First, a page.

Behind the word ‘camp’

26/6/19 Not everything can be compared: Alexandria Ocasio Cortez, Democratic Representative of the 14th New York District in the US House of Representatives, was targeted by a torrent of attacks because of the denial of this principle. These included requesting an apology for ’insulting the dead of the Shoah’ and asking for her resignation from Congress. She indeed stated that detention centres for foreigners are concentration camps (a term currently used before WWII for all the sites where foreigners where detained), yet never called them extermination camps. Fifteen years ago, on another continent, the Migreurop network encountered such misunderstanding when it used the word "camp" to designate the places where, in and around Europe, foreigners are locked up in the name of migration policies.

We affirm our solidarity with Alexandria Ocasio Cortez, with all those around the world who, because they oppose the war on migrants, are prosecuted and sometimes convicted of crimes of solidarity (Scott Warren in the United States, Loan Torondel in France, Pia Klemp and Carola Rackete, SeaWatch3 captains, in Italy, Elena Maleno in Morocco and so many others), and above all with migrants. Free movement for all!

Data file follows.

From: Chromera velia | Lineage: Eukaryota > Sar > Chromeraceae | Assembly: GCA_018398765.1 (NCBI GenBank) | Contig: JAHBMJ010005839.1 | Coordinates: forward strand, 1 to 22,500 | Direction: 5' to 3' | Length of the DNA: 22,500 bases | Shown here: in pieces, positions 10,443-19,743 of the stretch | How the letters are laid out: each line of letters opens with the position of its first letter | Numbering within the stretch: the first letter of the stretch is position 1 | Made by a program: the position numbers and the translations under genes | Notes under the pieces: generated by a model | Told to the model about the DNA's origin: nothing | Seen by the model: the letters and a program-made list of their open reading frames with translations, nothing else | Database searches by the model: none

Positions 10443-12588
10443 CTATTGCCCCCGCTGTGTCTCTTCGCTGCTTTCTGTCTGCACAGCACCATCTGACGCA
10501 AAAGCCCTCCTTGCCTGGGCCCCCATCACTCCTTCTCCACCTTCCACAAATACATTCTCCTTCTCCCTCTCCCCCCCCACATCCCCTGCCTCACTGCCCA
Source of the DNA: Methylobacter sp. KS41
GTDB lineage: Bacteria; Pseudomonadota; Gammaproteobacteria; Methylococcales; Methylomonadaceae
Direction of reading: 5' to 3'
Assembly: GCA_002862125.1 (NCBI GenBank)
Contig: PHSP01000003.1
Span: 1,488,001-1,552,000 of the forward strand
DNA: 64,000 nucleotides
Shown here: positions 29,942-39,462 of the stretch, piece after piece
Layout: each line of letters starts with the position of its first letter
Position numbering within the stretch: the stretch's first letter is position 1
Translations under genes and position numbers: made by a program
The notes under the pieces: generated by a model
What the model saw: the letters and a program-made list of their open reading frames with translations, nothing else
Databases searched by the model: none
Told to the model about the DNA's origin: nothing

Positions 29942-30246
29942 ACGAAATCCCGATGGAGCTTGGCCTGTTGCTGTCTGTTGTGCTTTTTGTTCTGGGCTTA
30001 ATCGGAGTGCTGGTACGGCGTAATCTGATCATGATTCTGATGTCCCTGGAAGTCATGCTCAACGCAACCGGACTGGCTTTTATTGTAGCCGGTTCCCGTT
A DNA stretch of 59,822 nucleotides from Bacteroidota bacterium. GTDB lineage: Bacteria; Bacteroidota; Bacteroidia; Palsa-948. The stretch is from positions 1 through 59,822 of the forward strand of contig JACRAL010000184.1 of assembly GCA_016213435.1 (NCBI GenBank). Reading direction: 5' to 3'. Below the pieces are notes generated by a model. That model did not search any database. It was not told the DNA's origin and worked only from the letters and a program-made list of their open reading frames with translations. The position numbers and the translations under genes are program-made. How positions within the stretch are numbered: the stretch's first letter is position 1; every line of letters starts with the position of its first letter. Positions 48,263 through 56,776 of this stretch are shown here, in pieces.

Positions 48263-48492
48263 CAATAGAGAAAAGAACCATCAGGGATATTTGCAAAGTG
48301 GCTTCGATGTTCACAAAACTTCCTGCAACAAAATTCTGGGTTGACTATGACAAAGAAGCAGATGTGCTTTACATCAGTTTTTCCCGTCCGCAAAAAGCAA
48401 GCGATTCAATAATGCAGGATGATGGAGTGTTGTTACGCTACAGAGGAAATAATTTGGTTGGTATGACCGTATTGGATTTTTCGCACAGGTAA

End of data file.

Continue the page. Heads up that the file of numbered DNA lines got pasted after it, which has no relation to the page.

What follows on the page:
Not only is the word camp semantically and analytically appropriate to refer to the contemporary forms of confinement and exclusion of foreigners, it also important within the activist critique of these practices. Yet its use continues to be debated [1].

On Aug. 12, 2004, Otto Schily and Giuseppe Pisanu, the German and Italian Interior Ministers, called for the creation of “portals“ in North Africa for migrants wishing to reach the European shores. Thus the issue of camps for foreigners once again became a matter of concern for all those who, in various capacities (European officials and elected representatives, national leaders, associations, NGOs, activists, etc.), deal with the European Union migration and asylum policy [2]. The 2004-2009 programme adopted by the Heads of State and Government on this subject (the so-called “Hague Programme”, Nov. 5, 2004) potentially implies serious setbacks for asylum seekers, and establishes a securitising and utilitarian approach for all migrants. Yet a semantic quarrel based on an ethical dispute is threatening the common front needed across all those who defend the rights of foreigners. This dispute concerns the use, particularly by the migreurop network, of the term “camp”, suspected of conveying dubious amalgams.